Sometime You Have To Support The Lesser of Two Evils
Being not as wise as some of my elders, several years ago I determined to only vote for candidates who have exactly the same views as myself on all the issues. Contemplating the upcoming gubernatorial race, I decided that it was acceptable to vote for a candidate who is not in 100% agreement with my views, as long as the person was the lesser of two evils.
The candidates for governor this year are Kathleen Kennedy Townsend (D) and Robert Ehrlich(R). Considering Frederick is the second largest city in Maryland, Fredericktonians should strongly consider becoming more involved with nipping the legacy of the current administration in the bud.
If Ms. Townsend is elected governor we can expect the same bungling, mismanagement, and political power playing that is currently ravaging the Maryland state government.
Currently, Maryland's budget is facing a $1 billion budget deficit. Yet, in the past few years, new stadiums were built with state funds, and schools were denied the funding required to keep up with population increases in Frederick County.
Those of us who live in Frederick also deal with other issues that have previously been over looked over by the current administration. The Elmer Spencer issue has hit home as we see repeat criminals being released early for good behavior and then repeating their crime. How many children must die before the governor enlarges the state penitentiary system to keep hardened criminals in lock up? New laws must also ensure that those with mental illness and drug addictions are treated, not just put away.
Mr. Ehrlich, the Republican candidate for governor, issued a statement that sets the tone for his criminal justice stand. He said: "Incarceration is not an effective solution to the rehabilitation of drug addicts or the treatment of the mentally ill." Although I very much agree with that, I also believe in "Do the crime, do the time."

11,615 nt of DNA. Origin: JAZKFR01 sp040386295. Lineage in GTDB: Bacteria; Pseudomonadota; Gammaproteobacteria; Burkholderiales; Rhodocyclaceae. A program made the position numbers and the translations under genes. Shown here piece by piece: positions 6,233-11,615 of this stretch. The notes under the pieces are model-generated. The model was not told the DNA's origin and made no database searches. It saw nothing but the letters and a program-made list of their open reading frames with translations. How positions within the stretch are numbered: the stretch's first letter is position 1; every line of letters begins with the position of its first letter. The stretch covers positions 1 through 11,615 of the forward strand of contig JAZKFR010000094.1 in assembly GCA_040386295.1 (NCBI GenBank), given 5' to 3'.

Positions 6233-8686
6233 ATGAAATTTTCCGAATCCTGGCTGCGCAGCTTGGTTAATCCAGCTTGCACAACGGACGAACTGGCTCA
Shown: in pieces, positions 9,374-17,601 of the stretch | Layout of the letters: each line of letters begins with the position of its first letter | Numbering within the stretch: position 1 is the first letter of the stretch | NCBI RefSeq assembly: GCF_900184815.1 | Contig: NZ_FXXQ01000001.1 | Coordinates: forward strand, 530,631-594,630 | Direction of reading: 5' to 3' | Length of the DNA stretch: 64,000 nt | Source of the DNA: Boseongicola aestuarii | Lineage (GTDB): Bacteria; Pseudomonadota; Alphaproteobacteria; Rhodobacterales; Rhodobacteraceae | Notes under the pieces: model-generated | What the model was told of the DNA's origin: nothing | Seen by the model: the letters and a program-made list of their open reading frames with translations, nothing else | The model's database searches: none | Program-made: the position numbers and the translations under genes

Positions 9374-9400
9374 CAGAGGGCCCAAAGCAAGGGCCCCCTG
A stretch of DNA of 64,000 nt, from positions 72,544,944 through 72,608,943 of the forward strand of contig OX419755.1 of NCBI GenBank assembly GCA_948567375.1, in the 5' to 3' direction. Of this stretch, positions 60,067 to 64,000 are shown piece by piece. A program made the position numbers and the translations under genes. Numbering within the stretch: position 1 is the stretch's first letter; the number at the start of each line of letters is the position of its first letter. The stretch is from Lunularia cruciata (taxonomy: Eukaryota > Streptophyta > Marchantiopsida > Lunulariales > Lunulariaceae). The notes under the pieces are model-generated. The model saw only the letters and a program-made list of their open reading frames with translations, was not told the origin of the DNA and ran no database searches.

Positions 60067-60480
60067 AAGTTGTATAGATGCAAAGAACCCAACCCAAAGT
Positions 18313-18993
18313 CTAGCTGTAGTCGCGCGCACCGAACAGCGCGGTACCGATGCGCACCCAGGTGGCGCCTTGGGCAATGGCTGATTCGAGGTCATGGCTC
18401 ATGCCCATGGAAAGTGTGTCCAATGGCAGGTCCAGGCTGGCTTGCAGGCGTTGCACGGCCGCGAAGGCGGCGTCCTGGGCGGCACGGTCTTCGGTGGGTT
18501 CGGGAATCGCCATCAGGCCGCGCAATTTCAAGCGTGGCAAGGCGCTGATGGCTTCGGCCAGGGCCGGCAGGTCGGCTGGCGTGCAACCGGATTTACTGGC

Another issue that Fredericktonians dealt with most recently is safety: safety of our children from being kidnapped or molested; safety for women to walk the streets free from rape; safety to drive through downtown without fear of being shot. Violent crimes have risen over the past 10 years in Frederick, probably in relation to the increase in population.
But harsher punishment for crimes, lack of merits for good behavior in lockup, and rehabilitation of addicts and mental illness could reduce the incidence of these violent crimes.
Mr. Ehrlich also has put his heart into the security of public facilities and communities from internal and external threats. After hearing the recent report from the voluntary investigation of the Arlington Fire and Rescue Company's work on September 11 at the Pentagon, I am surprised that even as effective as their response was, there were areas that need improvement before such events happen again. How prepared are we for not only terrorist attacks, but natural disasters and civil unrest and criminal acts. Is there also room for improvement? This is a very important issue we need to consider.
Mr. Ehrlich's website, found at www.bobehrlich.com, lists the issues and stands he takes in his bid for governor. Although the only faults I find with him are that he calls himself a moderate and takes on some issues that are usually reserved for Democrats (environment and health care), he takes a stand against a Democratic institution and a Kennedy-descendant who sees politics as a birthright.
Seeking new funding to support education deficits, seeking to find a solution to commuter grid-lock and seeking to eliminate the "excessive non-essential spending" in the state government, Ehrlich takes on a great challenge to turn the moderate Democrats to his side. But the issues don't always run on party lines, but, as seen here, on county lines.
Can Ehrlich stand up to his promises and bring order to a state suffering from the disorder brought by the Democratic governor and his hopeful successor? He says he is trustworthy. Is he the lesser of two evils? Definitely.
His stands support the lifestyles of Fredericktonians and, as such, our support should be more vocal. Even if the voice is initiated by a "Nay to Kennedy Townsend."